Driving MOSFET/IGBT - Why Miller Plateau is a plateau?

I'm currently trying to understand what the Miller plateau is: what the different parameters that influence the Miller plateau are, when it begins, and when it ends. I'm reading document "Fundamentals of MOSFET and IGBT gate Driver circuit" from Texas Instrument, but it misses some details for my understanding.

Miller plateau seems to begins when the diode (consider a buck converter) stops conducting. Then the drain voltage is now not clamped to Vout by the diode and the source to drain voltage can diminish. The Cgd capacitor previously charged between Vgate and the drain voltage which was equal to Vout must release some charge as the drain voltage diminish! So some current is flowing from the driver to the drain "through" Cgd capacitor. Here is the question: why is the current steady? If the driver output current is able to source more current than the Cgd capacitor is able to discharge itself, the current should not be a plateau and inversely, why this plateau is so long? Did I make a mistake?

The current through the capacitor is nearly steady since it's related to the (assumed-constant) current that the gate driver can supply. Assuming that other parasitics are insignificant, the gate driver current cannot avoid the plateau, only shorten it.

If the driver output current is able to source more current than the Cgd capacitor is able to discharge itself, the current should no be a plateau and inversely... why this plateau is so long ... Did I do a mistake ?

The $$\C_{gd}\$$ parasitic can be discharged with arbitrarily high current. It shunts gate current away from the gate, preventing $$\V_{gs}\$$ from rising appreciably, which creates the plateau.

Here's a detailed transient response (using a voltage source + Thévenin resistance), and a resistive load:

1. The input voltage begins to rise, at marker V1. $$\V_{gs}\$$ also starts rising at this time and so does $$\V_{ds}\$$ due to feedthrough via $$\C_{gd}\$$.

2. At marker V2, the MOSFET begins to conduct. This causes Vds to fall. As Vds falls, current is conducted via Cgd (which looks like a short circuit to fast transients), drawing current away from the gate. This arrests the rise of Vgs. In my simulation which used a large Cgd for emphasis, 99% of the available current was shunted via that cap.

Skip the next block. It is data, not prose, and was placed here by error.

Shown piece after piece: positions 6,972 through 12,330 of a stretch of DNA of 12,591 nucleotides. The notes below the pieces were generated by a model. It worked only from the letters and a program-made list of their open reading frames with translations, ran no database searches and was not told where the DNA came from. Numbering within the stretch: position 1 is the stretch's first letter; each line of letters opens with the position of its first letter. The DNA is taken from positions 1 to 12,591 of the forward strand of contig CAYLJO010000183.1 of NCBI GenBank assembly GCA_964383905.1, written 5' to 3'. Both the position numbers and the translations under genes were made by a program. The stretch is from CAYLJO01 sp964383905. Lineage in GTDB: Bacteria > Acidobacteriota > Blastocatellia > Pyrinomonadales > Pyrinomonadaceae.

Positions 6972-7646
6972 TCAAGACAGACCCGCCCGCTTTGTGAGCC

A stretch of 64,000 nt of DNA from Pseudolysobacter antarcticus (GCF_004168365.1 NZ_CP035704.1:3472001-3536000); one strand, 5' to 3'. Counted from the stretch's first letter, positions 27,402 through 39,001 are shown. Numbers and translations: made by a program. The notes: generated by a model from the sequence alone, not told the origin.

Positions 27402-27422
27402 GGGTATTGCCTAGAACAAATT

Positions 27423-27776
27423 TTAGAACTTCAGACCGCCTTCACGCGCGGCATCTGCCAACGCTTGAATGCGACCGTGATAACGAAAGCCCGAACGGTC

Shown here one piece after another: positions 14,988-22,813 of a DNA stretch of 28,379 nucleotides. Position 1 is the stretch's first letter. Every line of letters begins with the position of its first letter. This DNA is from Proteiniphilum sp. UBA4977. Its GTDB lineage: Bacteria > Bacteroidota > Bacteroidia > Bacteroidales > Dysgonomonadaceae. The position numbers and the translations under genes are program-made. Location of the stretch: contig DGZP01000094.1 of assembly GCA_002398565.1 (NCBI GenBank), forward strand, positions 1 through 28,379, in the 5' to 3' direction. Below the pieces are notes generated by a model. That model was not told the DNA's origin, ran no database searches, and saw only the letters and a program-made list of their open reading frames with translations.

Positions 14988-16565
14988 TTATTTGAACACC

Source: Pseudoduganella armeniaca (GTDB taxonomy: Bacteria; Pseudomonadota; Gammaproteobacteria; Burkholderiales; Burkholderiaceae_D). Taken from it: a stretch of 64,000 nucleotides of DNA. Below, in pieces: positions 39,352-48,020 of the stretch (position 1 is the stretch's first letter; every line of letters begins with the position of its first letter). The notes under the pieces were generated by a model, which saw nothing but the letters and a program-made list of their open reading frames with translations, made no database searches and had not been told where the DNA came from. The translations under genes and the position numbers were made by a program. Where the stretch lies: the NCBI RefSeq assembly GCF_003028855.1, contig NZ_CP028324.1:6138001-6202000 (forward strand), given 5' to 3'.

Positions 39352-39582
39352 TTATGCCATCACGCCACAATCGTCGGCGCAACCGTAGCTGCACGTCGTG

3. Throughout the plateau, we continue to see high current through Cgd. Vgs can only rise slowly--a small-signal slew rate of Vgs by $$\\frac{dV}{dt}\$$ requires a current of approximately $$\C_{gs}\frac{dV}{dt} + (1 + g_mR_{load}) C_{gd}\frac{dV}{dt}\$$. In this region of operation, $$\g_m\$$ is quite large since the transistor is turning on and hence in its saturation region (where current is controlled primarily by Vgs).

4. At marker V3, the transistor is turned on fully. Since the drain voltage no longer needs to slew, the plateau is finished and Vgs can now rise quickly.

• Thank you very much !
– Jess
Commented Dec 25, 2019 at 16:40

The Miller plateau in a MOSFET circuit is flat and level when the drain current $$\I_D\$$ of the MOSFET is held constant (or nearly so) by the external circuit, and the MOSFET is operating in the saturated region.

Explanation and justification to come.

Here are the $$\I_D - V_{DS}\$$ characteristics given by CircuitLab's model of the IRF530. The IRF530 obviously operates with $$\V_{DS}\$$ well above 12V. However, to keep the plots in nice proportions, I have limited the graph to 12V.

Let's place the MOSFET into a circuit with the following constraint.

• Either $$\V_{DS}=8 V\$$ or $$\I_D = 4 A\$$

When the MOSFET is placed in such a circuit, where either $$\V_{DS}\ = 8V\$$, or $$\I_D=4A\$$, then the $$\V_{DS}, I_D\$$ point will lie on one of the two black lines at 8V and 4A in the following diagram.